As discussed above, when a flat spotted tire rolls, the flat spot's decay begins as soon as the tire begins to rotate. However, a uniformity machine must roll a tire for period of time before it can collect any flat spot decay data. This delay is unavoidable because the uniformity machine has to set the proper test conditions, including tire rotation speed, and during this time, the flat spot is decaying from its initial value. When one wants to characterize a tire for flat spotting, the initial magnitude of the flat spot is important. Since data is only available after approximately a minute of rolling, a regression function is used to extrapolate the measured data back to the point prior to the tire beginning to roll or when time=0. The present inventors have discovered that using the five parameter model of equation (2) much more accurately estimates the initial flat spot magnitude than the 3 parameter model of equation (1).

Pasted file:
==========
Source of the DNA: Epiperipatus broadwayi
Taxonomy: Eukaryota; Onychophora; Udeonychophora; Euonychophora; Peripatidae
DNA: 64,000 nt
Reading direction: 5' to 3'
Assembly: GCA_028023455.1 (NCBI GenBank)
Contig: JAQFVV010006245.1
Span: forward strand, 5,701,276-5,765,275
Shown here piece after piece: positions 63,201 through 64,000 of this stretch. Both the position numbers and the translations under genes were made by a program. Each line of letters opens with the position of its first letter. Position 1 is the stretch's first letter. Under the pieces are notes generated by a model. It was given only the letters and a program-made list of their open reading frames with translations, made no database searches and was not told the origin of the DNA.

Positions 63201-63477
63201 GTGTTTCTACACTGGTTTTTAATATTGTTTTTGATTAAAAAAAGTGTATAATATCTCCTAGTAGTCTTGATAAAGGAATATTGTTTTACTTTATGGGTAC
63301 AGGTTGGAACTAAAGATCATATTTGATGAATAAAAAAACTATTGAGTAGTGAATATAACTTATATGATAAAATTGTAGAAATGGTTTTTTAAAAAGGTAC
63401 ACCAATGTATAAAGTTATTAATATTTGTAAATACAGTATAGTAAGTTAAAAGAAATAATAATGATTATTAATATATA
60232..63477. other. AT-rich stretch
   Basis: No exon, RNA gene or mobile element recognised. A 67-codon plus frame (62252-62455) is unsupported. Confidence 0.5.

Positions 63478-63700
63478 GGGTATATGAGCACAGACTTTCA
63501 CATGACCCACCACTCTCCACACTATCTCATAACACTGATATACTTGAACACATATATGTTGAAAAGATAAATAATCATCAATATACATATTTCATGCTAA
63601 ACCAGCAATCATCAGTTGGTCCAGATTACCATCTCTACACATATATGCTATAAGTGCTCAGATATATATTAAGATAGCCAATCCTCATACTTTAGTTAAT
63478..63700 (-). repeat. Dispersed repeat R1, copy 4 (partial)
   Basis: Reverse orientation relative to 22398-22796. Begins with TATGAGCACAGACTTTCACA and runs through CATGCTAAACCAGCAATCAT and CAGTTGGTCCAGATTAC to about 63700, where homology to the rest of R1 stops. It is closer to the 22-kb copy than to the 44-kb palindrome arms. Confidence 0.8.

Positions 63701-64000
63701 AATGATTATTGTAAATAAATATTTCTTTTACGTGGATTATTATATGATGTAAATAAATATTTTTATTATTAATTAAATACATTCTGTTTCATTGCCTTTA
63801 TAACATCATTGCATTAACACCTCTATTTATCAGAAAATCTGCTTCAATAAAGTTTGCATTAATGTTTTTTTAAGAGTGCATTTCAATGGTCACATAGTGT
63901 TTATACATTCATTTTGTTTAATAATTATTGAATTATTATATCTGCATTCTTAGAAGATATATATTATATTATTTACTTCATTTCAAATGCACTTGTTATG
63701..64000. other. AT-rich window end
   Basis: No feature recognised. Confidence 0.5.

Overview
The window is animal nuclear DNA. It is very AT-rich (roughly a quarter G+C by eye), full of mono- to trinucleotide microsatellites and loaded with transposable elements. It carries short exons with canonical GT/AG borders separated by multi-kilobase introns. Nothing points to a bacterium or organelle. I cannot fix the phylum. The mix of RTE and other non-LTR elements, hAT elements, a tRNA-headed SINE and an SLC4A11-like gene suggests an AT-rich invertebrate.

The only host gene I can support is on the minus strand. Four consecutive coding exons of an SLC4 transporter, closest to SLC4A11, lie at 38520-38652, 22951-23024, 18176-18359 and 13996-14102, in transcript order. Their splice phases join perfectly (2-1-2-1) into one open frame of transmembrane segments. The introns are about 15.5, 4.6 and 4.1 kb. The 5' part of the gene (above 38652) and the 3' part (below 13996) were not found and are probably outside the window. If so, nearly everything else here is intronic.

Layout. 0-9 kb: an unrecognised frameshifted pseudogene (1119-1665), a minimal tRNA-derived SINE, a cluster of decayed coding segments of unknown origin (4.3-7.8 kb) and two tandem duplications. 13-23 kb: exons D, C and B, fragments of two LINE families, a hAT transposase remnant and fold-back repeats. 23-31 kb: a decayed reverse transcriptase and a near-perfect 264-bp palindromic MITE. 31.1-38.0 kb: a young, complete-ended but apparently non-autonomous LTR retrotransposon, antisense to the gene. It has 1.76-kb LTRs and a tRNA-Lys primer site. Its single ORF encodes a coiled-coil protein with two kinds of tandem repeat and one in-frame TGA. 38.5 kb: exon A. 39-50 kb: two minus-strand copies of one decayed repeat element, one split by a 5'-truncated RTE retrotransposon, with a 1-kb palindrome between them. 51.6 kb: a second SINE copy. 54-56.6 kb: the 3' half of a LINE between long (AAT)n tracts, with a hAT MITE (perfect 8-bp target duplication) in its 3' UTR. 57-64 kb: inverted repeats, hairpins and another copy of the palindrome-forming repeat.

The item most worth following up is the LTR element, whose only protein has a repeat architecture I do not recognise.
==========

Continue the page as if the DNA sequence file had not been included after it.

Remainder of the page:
The superiority of the five parameter modeling equation is illustrated in FIG. 3. In the figure, the time in minutes is displayed on the x-axis and the flat spot magnitude in pounds or Newtons is displayed on the y-axis. Raw flat spot data that is experimentally determined for times subsequent to the initial rotation of the tire using a test set up such as the uniformity machine discussed above is represented in FIG. 3 by circles 40. Once the raw data points 40 have been obtained, regression analysis is applied to the raw data points 40 to determine to determine an equation that approximates a curve drawn through the data points 40. A three parameter equation having the form y=ae−bt+c that has been fit to the data points is shown by line 42 in FIG. 3. The various values of the parameters in the three parameter equation can be determined by substituting in at least three experimentally determined values of x and y and solving for a, b and c. In FIG. 3, c is approximately 5 and a is approximately 23 for the line 42. As shown in FIG. 3, line 42 provides a fairly good approximation of the data points 40 after five minutes have elapsed but does deviate along some portions of the curve. In particular, the three parameter equation represented by line 42 deviates the most from the data points 40 when the time is less than five minutes as shown in the close up of box 41.